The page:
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The drifts of March

Agriculture.com Staff 03/30/2006 @ 11:13am

A recent spate of March snowstorms shattered all hopes that global warming was about to transform this area into a Midwestern Riviera, complete with an abundance of over-priced yachts and sports cars and beachside kiosks offering Botox injections to the bored and beautiful bikini-clad heiresses whom, we assumed, would soon be strolling our perpetually warm and sunny lake shores.

March can be that way. It can tease you with a series of balmy, vernalish days, infusing you with the hope that an early spring is about to arrive, that this long, slow, cold torture called "winter" is about to end.

We humans aren't the only ones to be drawn in by the wiles of March. By late February clouds of geese were blowing up from the south and were alighting in our snow-free corn fields. Given even the slightest provocation, they would swirl back up to the sky like living, squawking whirlwinds.

By mid-March pairs of robins and flocks of blackbirds had arrived in the area. Surely these are harbingers of an early spring! Surely these creatures know more than any man-made computer-generated long-range prognostication!

But, no. We saw that a bunch of bird-brained birds are worthless at predicting early springs when we got gob-smacked by a mid-March blizzard.

I was running some errands the day after the blizzard, when the snow had stopped falling and the wind had dwindled from murderous to merely malicious. My errands took me to a John Deere dealership where the parts man and I had a lively conversation that started off with cabin fever and evolved into a serious cinematic discussion.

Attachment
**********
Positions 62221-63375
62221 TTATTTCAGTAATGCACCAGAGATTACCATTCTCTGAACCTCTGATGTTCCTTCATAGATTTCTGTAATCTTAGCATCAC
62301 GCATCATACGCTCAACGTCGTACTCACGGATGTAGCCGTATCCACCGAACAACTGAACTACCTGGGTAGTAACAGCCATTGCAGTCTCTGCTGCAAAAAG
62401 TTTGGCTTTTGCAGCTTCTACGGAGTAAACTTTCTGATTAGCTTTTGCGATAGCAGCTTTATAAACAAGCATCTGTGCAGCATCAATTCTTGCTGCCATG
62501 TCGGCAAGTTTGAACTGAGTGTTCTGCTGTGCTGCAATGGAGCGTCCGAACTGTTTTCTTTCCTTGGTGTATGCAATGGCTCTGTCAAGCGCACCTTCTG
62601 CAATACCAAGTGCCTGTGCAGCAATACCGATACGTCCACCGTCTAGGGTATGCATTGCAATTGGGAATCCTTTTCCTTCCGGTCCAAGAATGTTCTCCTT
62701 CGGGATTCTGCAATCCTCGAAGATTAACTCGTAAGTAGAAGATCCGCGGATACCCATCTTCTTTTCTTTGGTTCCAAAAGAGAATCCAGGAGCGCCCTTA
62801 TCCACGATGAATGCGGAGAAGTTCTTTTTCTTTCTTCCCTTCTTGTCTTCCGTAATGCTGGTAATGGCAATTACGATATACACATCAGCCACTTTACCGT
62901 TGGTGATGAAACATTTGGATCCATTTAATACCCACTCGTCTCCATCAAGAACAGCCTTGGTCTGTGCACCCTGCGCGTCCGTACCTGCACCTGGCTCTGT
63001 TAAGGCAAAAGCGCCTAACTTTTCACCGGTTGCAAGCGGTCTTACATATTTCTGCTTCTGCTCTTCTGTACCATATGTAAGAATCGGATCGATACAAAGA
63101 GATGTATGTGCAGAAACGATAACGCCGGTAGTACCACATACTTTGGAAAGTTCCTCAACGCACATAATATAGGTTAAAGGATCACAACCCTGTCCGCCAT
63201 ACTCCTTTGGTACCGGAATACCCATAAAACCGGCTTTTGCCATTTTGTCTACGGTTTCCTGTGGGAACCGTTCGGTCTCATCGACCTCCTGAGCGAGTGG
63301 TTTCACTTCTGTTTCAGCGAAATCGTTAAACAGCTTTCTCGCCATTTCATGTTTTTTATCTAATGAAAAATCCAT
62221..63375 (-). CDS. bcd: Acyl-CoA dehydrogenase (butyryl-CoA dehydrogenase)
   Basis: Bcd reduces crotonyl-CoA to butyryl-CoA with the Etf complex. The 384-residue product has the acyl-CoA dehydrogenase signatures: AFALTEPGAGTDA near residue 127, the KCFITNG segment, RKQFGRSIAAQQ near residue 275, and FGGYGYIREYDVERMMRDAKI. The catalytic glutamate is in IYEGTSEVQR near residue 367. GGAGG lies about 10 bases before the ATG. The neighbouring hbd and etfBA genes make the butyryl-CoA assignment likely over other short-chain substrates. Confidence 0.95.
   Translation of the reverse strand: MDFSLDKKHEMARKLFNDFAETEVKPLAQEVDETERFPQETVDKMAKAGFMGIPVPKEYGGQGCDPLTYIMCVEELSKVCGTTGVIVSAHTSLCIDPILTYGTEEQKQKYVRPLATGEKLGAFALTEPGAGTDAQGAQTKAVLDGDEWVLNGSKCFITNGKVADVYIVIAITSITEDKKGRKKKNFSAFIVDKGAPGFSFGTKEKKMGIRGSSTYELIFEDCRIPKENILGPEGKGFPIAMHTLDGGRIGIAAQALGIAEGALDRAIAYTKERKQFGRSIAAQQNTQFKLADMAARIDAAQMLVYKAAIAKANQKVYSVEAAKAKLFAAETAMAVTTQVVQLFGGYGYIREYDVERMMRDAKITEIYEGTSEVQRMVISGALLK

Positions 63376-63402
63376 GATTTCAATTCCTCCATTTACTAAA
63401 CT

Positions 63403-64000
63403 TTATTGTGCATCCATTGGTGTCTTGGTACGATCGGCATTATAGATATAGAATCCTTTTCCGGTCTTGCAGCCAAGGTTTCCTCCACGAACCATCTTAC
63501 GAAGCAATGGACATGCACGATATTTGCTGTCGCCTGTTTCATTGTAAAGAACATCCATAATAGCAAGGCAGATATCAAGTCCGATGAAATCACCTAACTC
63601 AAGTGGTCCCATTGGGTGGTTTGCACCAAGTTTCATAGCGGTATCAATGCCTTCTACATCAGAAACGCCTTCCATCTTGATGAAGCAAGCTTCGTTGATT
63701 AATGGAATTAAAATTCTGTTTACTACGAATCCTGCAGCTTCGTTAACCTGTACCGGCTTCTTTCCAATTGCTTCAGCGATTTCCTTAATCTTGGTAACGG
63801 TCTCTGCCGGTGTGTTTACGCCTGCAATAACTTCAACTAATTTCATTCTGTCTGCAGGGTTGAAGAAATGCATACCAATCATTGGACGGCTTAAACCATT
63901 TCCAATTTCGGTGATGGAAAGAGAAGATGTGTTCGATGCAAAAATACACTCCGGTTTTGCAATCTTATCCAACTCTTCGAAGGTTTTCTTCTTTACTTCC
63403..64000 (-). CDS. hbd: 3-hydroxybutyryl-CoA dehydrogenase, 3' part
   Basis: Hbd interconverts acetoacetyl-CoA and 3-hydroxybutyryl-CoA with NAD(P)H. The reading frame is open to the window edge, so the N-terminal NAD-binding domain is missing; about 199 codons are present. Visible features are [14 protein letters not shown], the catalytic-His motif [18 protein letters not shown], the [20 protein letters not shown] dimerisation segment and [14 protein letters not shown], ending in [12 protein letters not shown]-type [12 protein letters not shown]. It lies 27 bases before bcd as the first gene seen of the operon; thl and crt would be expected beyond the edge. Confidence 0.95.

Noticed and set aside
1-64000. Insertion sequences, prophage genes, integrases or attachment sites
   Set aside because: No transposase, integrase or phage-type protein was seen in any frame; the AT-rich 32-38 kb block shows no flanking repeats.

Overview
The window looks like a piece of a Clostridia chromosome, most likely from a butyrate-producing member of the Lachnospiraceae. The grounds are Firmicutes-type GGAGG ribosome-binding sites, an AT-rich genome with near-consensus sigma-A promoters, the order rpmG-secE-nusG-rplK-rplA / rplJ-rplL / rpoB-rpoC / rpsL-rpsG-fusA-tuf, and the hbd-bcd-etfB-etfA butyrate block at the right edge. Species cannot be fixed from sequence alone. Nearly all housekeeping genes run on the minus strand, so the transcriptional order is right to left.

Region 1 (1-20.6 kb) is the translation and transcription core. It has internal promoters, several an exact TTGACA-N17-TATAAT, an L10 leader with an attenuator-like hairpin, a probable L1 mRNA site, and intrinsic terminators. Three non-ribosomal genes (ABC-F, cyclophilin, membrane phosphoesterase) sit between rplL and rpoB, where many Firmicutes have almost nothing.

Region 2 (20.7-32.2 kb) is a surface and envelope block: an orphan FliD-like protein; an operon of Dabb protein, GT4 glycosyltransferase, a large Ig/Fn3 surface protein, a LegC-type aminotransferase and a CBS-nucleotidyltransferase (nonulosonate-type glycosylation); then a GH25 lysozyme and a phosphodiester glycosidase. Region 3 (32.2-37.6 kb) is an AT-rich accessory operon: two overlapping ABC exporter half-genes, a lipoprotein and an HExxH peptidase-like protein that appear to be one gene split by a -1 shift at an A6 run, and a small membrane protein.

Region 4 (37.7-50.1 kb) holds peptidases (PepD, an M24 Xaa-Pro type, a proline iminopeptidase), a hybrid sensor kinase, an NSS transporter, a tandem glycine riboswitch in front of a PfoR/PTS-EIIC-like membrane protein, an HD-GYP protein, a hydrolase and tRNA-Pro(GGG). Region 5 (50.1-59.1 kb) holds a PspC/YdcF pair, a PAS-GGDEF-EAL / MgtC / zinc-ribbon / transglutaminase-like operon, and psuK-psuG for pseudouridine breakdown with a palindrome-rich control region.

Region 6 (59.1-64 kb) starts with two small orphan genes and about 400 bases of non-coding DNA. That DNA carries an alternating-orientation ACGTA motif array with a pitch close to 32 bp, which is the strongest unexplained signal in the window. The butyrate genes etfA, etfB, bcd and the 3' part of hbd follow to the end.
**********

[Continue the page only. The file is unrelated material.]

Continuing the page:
"Most guys," said the parts man, "Think that 'Blazing Saddles' is about the best movie ever made. Most women think it's about the worst."

I agreed with this astute observation, and went on to bemoan how inferior cartoons are nowadays compared to back when. We talked about the unmatched genius of Chuck Jones' Bugs Bunny cartoons, especially the sublime "What's Opera, Doc?". The parts guy immediately began to softly chant "Kill the wabbit, kill the wabbit!" to the tune of "Ride Of The Valkyries."

Fueled by this highbrow yet stimulating conversation, I set out finish the last of my errands, namely, the return of some photos I had borrowed from a neighbor.

Ever notice how some driveways seem to be set up for the specific purpose of catching snow? Well, our neighbors have just such a driveway.

A female, upon confronting the sea of drifts that was supposed to be a driveway, would have sensibly opted to come back at another time, maybe in August or so. But being a guy I saw this snow-choked driveway as a challenge, just as it's a challenge for the Coyote to try to catch the Roadrunner.

Humming "Kill the wabbit, kill the wabbit!", I slammed my car into gear and slammed it into the ocean of drifts.

You know how sometimes the Coyote doesn't realize he's run off a cliff until he's clear out over the middle of a yawning chasm? That's pretty much what happened to me.

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